SERMON: Advent 3

SERMON: Advent 3

A sermon preached at St. Mary’s, Iffley by Judith Brown on 17th December 2023

In the coming days we shall be bombarded with exhortations to be happy:  Happy Christmas!  Have a good time; have a great party; enjoy your family gathering.  Public and private expectations of happiness are very high, almost astronomical, in the Christmas season.  But there will be many who cannot buy into these expectations, who may well be profoundly unhappy.  There will be homeless people on our streets, people alone and feeling they are social failures to be alone at this time, people forced into dysfunctional family gatherings, and people who are aware that there is an empty place at the family table this particular year.  Quite apart from this sort of domestic unhappiness, there are people enduring suffering and loss at this present time which is almost unimaginable to us – in Ukraine, in Gaza and in Israel.

But the Christian calling, specially in Advent and at Christmas, is not to happiness but to joy.  The first two words of our epistle make this plain. “Rejoice always”:  and this – from one of the very earliest letters in the New Testament. Our modern use of the English words “joy” and “happiness” appear in ordinary usage to be almost interchangeable. You’ll find this if you look up the two words in a dictionary.  Or just look around:  the main Boots in Cornmarket Street has a big sign near its cosmetics counters saying, “Give a little joy this Christmas.”  Really?  Does a new lipstick or moisturiser bring joy?  Happiness maybe.  Happiness is surely a fairly superficial emotion, in response to the ups and downs of everyday life.  But joy is far deeper: an orientation of  heart and mind. Perhaps the sea is a good image here.  The “sea state” which forecasters describe, whether the sea is rough or calm and so forth, is produced mainly by temporary and changing forces like wind.  But far below these surface characteristics there are the deep and lasting forces controlling the ocean – the tides.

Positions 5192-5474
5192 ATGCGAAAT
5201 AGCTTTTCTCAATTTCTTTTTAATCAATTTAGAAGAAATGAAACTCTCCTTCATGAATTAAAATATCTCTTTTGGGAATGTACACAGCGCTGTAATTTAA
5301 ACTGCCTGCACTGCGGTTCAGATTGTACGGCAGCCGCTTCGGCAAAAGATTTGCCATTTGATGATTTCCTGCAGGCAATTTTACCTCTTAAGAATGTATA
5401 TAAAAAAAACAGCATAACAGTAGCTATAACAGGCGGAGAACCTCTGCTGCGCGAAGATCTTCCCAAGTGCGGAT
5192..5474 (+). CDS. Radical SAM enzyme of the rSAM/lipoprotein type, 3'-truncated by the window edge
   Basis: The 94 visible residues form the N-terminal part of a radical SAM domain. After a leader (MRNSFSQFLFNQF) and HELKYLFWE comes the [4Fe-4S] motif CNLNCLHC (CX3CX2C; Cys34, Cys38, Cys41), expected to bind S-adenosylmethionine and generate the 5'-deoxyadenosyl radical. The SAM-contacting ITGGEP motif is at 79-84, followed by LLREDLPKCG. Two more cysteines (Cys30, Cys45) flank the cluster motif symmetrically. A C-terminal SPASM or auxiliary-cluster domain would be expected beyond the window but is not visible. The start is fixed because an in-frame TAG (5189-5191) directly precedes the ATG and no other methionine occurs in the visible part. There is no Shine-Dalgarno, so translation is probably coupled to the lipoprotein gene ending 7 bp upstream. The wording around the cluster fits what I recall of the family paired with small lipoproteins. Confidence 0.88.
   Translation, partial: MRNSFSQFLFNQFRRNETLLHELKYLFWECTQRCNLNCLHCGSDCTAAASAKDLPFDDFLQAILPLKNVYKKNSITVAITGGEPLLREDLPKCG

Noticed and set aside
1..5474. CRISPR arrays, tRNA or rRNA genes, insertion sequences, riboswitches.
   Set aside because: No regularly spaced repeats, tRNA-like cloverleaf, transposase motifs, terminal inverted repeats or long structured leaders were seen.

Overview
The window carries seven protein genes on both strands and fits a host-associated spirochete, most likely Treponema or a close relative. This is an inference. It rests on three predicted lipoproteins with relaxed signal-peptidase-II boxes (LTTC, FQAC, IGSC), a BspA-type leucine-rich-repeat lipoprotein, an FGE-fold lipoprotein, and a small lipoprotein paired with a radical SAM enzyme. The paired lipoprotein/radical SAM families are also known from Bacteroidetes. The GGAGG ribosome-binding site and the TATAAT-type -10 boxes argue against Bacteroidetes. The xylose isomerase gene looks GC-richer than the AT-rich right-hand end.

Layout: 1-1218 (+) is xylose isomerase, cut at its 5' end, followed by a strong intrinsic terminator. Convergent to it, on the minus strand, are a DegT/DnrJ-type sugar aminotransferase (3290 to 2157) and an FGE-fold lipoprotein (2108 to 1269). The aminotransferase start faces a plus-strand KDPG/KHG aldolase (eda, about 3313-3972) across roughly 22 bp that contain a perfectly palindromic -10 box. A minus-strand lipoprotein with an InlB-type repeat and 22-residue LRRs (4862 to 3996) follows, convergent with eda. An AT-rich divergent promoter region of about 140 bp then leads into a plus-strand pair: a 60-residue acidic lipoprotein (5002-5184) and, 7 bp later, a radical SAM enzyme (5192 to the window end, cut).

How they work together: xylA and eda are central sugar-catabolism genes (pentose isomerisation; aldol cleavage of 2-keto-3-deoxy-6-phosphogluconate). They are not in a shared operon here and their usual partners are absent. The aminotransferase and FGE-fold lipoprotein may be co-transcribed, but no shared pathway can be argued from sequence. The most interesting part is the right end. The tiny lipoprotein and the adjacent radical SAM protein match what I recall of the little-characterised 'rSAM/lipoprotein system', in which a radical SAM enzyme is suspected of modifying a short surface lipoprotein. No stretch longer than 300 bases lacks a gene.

But what are the foundations of Joy? Our scriptures make it plain that joy, a joyful heart and a joyful life, rest on the belief that we are in the hands of a God who is in a mysterious sense Joy itself, whose Joy continually overflows in creation, and who comes to his people with joy.  Human joy stems from a deepening awareness that we are made and loved by God.  But more than that, he actually comes among us and within us.  So in contemplating Christian Joy we are drawn into the great truths of the Incarnation and also of the work of the Holy Spirit in Christian lives.

But first let us look at how scripture and particularly today’s readings may help us.  The Old Testament shows us how God’s people gradually over centuries came to an understanding of God which was far more inclusive and loving than some tribal deity, a God whose action and presence was the source of joy. We can see this in some of the psalms, and the stories of those who encountered God in some special way.  There is Hannah’s story (I Samuel, chs 1-20) and her song after her much longed-for son, Samuel, was born.  It has always seemed to me particularly poignant – and significant – that she sings this song of exaltation just as she gives him away and leaves him in the Temple to serve Eli, the priest. Clearly this was a manifestation of deep joy and trust rather than any obvious happiness.  There is that great psalm of joy, No. 100, which we Anglicans know as the Jubilate.  “O be joyful in the Lord all the earth ….. For the Lord is gracious; his steadfast love is everlasting, and his faithfulness endures from generation to generation.”  Our Old Testament reading from Isaiah is another great song of Joy – in response to the good news to the oppressed, the broken-hearted, and to prisoners.  “I will greatly rejoice in the Lord, my whole being shall exult in my God.”